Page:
Thursday, July 18, 2024

The Quest For Lifelong Learning In Autonomous Devices

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Discover how this technology is breaking barriers to equip drones, rovers, and robots with the ability to learn from their environments continuously, ensuring they adapt in real time to unforeseen challenges. 

In the rapidly evolving domain of artificial intelligence (AI) and autonomous devices, the concept of “lifelong learning” transcends conventional learning apps, embracing a more intricate meaning. It signifies a device’s capacity to incessantly learn from and adapt to its environment autonomously and in real-time. This capability is pivotal for the advancement of cutting-edge technologies like automated delivery drones, self-driving cars, extraplanetary rovers, and robots tasked with hazardous jobs.

At the heart of these innovations are scientists working tirelessly to develop algorithms that enable such autonomous learning. However, a significant hurdle lies in ensuring the specialized AI accelerators—chips necessary for running these advanced algorithms—can keep pace. Angel Yanguas-Gil, a researcher at the U.S. Department of Energy’s Argonne National Laboratory, is at the forefront of tackling these challenges. His work, integral to Argonne’s Microelectronics Initiative, was recently featured in a Nature Electronics paper that delves into the programming and hardware obstacles AI-driven devices encounter and potential strategies for overcoming them. Traditional AI operates on a training and inference model, where AI systems are pre-trained offline and then deployed, unable to learn from new data or experiences.

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This model falls short in dynamic environments where devices may encounter unforeseen challenges. Yanguas-Gil emphasizes the necessity for devices like planetary rovers to adapt in real-time to new data without the need for retraining from scratch—a process impractical due to time constraints and the devices’ operational contexts. The pursuit of real-time learning capabilities introduces the need for more sophisticated algorithms, which, in turn, demand more from the hardware accelerators in terms of energy, memory, and flexibility. These accelerators must be compact, energy-efficient, and capable of evolving resource utilization over time to accommodate new learning without forgetting previous knowledge—a phenomenon known as “catastrophic forgetting.”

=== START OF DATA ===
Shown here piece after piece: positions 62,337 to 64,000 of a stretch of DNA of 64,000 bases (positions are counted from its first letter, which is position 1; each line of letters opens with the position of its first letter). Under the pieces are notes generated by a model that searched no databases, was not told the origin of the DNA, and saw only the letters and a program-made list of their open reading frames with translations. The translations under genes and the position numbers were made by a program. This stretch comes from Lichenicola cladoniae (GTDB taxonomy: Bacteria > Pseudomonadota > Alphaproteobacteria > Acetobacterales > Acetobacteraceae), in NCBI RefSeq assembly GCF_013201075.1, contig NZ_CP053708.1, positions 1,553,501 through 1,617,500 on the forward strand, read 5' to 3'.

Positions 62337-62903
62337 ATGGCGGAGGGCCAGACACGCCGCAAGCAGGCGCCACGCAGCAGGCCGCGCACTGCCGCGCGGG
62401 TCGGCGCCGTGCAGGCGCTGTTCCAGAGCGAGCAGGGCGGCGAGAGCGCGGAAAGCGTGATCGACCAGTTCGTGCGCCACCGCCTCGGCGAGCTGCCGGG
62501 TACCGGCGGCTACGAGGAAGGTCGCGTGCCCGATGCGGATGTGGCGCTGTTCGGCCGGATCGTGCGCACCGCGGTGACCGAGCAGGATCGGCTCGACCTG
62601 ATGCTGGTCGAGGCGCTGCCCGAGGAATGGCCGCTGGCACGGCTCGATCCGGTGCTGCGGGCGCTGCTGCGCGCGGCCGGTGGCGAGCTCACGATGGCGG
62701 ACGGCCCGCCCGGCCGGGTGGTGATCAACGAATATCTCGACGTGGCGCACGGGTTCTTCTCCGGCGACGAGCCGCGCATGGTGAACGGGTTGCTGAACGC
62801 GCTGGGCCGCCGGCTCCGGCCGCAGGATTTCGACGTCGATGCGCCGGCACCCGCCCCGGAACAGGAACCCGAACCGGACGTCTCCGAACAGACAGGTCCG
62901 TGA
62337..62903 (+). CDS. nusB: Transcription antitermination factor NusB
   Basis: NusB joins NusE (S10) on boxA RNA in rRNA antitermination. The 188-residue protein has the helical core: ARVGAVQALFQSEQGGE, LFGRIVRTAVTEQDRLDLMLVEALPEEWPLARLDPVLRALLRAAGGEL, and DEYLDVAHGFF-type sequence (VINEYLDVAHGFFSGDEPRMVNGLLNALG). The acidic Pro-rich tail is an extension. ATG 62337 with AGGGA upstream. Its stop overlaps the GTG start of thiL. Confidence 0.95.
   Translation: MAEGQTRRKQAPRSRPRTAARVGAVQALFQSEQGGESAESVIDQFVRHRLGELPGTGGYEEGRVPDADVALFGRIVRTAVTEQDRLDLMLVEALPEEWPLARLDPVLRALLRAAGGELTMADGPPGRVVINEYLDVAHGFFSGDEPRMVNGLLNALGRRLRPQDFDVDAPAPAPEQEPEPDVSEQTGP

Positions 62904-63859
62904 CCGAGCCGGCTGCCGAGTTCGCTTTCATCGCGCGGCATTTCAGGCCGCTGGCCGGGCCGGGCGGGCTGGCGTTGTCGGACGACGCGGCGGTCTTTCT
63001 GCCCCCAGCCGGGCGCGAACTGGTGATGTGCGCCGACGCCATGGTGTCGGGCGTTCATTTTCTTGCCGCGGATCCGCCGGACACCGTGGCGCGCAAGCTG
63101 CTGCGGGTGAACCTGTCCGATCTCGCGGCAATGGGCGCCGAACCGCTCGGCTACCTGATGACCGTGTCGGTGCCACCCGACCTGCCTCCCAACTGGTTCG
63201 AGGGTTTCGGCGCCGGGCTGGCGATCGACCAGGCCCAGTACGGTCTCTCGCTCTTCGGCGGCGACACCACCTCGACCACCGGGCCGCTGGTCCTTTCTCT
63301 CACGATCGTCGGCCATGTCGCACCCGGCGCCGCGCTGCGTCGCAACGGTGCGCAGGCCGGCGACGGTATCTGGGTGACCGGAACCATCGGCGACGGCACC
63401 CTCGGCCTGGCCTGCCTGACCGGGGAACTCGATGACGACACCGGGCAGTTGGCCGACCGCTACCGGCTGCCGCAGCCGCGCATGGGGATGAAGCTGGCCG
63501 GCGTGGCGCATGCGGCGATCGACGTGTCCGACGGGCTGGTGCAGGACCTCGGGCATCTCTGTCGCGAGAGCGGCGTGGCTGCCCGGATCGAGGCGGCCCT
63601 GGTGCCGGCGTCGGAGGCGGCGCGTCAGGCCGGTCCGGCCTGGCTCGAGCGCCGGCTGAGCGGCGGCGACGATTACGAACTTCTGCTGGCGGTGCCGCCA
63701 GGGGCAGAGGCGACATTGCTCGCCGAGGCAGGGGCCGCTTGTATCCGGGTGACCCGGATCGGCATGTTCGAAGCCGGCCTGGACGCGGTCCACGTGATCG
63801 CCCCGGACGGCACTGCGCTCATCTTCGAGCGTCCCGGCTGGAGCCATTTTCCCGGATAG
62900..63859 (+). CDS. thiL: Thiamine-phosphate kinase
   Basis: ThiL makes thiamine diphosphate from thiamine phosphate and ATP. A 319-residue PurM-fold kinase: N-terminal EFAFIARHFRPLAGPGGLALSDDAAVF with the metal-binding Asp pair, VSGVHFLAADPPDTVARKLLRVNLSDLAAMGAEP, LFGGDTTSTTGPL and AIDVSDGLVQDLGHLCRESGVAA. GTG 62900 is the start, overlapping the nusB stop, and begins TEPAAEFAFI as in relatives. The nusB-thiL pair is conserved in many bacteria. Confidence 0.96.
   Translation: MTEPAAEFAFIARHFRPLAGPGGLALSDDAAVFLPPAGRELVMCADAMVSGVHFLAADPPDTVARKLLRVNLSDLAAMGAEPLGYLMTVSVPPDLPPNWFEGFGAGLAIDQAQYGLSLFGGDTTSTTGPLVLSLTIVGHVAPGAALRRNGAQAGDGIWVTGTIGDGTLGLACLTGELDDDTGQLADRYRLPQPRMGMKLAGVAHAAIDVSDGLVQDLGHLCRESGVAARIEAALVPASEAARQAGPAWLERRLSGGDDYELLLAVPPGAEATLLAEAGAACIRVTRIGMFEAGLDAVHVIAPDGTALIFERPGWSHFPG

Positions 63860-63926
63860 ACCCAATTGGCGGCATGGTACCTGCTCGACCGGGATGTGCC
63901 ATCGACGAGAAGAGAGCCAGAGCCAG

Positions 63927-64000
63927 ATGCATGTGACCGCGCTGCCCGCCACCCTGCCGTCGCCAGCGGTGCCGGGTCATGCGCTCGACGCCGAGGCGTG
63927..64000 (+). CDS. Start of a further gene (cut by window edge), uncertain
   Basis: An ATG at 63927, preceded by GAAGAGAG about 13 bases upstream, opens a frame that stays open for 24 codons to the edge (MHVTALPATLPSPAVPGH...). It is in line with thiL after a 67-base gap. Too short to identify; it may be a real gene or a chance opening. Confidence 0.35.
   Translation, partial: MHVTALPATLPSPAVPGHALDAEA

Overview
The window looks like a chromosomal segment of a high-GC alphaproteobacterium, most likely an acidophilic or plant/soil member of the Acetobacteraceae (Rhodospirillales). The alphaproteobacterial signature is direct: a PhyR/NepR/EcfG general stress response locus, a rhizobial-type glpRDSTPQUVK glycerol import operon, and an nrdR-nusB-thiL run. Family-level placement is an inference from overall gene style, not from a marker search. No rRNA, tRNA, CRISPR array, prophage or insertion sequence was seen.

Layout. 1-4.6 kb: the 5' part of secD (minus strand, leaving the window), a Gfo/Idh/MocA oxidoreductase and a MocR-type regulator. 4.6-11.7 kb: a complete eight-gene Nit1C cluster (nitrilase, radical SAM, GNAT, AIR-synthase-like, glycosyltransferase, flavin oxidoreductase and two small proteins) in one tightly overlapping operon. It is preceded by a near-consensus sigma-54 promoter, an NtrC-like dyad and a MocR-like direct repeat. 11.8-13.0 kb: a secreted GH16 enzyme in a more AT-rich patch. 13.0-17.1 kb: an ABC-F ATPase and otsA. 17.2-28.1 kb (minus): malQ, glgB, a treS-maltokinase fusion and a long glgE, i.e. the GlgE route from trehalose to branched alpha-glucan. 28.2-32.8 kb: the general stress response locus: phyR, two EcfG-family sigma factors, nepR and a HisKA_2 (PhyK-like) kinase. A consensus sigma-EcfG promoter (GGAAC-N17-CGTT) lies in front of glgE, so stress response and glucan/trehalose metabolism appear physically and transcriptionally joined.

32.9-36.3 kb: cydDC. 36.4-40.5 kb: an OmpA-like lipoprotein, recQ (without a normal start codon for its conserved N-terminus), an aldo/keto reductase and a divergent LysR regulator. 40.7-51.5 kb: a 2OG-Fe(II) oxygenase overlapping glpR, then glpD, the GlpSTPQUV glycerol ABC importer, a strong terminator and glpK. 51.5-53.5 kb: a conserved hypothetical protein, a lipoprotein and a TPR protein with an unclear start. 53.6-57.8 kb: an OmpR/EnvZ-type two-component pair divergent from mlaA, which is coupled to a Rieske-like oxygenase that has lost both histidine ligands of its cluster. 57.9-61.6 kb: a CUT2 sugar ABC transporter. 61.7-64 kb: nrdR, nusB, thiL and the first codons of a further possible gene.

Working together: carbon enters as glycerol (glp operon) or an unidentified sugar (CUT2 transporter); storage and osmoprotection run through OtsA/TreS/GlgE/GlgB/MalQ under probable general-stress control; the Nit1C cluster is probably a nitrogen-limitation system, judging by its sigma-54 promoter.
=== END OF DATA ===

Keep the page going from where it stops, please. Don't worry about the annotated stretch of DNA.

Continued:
The team identifies several key features required for AI accelerators to support lifelong learning: on-device learning capability to eliminate reliance on external data sources, adaptability in resource allocation, model recoverability to maintain performance despite ongoing learning, and the ability to integrate new knowledge with existing data effectively. Addressing these requirements poses a formidable challenge, one that researchers are only beginning to tackle, paving the way for the next generation of autonomous devices capable of continuous, real-time learning.

Akanksha Gaur
Akanksha Gaur
Akanksha Sondhi Gaur is a journalist at EFY. She has a German patent and brings a robust blend of 7 years of industrial & academic prowess to the table. Passionate about electronics, she has penned numerous research papers showcasing her expertise and keen insight.

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